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Appistry Delivers 'Google-like' App Infrastructure for IT

aAppistry has a very innovative technology: Applications are distributed across an Enterprise Application Fabric (EAF) of multiple Java (on Linux) or .Net (on Windows) servers, giving any enterprise access to the same architecture made famous by Google. If one server fails, nothing is lost, thanks to what Appistry describes as "RAID for applications." Until now, Appistry's weakness has been that its aggregation isn't quite seamless: An app designed for a single server needs some changes before it can run on the EAF. The partnership with Interface21 changes that, making Spring applications completely portable from a single Java server to a cluster. This is possible because of the open-source Spring Framework's relative simplicity, which has also made it popular with developers and with other vendors.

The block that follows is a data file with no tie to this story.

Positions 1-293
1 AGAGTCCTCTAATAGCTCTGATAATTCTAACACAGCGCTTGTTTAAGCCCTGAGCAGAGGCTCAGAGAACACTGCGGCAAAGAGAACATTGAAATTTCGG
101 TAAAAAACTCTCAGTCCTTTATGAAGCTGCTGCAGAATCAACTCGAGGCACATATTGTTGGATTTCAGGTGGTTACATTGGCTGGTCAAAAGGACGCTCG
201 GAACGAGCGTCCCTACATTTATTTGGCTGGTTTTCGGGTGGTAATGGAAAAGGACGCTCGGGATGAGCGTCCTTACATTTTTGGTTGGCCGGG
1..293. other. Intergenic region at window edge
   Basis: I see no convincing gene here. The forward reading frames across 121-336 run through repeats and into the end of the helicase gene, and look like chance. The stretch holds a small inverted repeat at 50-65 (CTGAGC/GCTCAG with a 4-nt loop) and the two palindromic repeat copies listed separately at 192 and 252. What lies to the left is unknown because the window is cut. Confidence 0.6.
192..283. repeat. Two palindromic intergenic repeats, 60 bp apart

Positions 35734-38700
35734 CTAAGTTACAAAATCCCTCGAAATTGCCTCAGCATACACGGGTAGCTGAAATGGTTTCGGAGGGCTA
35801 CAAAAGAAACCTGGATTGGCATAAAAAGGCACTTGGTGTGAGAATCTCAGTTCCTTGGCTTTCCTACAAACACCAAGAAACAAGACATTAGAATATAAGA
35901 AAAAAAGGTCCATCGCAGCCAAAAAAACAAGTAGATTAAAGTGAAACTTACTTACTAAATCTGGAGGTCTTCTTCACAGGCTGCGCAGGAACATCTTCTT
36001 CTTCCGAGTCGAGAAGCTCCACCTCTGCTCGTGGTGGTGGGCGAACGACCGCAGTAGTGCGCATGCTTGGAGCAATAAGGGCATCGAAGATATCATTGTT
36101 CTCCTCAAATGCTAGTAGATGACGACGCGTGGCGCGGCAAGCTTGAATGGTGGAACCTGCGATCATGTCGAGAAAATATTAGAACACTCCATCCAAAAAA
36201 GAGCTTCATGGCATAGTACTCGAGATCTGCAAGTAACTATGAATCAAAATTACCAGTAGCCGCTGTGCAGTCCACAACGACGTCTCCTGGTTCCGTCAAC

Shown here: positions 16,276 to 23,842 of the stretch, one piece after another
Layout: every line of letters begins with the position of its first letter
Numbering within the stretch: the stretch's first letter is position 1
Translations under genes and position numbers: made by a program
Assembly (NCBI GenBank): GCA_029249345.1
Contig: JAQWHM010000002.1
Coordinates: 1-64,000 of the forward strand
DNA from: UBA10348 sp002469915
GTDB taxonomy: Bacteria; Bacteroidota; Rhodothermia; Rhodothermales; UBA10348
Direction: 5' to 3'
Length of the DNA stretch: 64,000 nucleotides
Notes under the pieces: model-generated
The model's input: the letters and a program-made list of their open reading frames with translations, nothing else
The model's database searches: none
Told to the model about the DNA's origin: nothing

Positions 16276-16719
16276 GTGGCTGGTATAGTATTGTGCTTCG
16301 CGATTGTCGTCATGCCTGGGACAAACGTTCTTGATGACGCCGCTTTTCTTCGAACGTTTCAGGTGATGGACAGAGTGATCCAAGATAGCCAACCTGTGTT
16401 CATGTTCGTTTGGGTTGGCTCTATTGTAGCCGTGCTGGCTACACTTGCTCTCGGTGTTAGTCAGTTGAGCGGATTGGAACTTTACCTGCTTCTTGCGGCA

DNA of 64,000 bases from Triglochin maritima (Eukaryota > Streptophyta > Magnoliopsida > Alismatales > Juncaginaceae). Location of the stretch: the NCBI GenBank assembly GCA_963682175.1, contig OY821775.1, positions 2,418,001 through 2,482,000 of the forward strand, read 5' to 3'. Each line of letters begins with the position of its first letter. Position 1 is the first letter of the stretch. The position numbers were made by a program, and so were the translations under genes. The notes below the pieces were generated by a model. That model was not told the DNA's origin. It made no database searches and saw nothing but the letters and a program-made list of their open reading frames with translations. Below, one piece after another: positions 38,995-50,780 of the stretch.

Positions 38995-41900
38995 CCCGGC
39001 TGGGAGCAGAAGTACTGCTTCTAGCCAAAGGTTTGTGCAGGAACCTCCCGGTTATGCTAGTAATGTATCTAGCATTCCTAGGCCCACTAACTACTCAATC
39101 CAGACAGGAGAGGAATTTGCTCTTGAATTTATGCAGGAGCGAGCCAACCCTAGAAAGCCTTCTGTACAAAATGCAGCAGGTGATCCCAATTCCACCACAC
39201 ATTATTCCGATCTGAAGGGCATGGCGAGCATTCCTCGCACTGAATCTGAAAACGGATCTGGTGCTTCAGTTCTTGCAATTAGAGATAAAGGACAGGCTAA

Andy Dornan
Contributing Editor

A pair of vendors at JavaOne in San Francisco this week debuted an architecture that lets IT deliver applications over a resilient "fabric"--mimicking the application architecture of large-scale Web app providers such as Google.

Appistry, which makes the application fabric, and Interface21, maker of the Spring Java-based application framework, said they are working together to deliver a joint product to support large-scale Java application deployments.

The joint product, Appistry EAF for Spring, takes Interface21's Spring framework, a widely-used Java application framework, and ties it to Appistry's fabric-based approach to make enterprise Java applications that are easier to develop and able to delivered with improved scalability and reliability, the vendors said.

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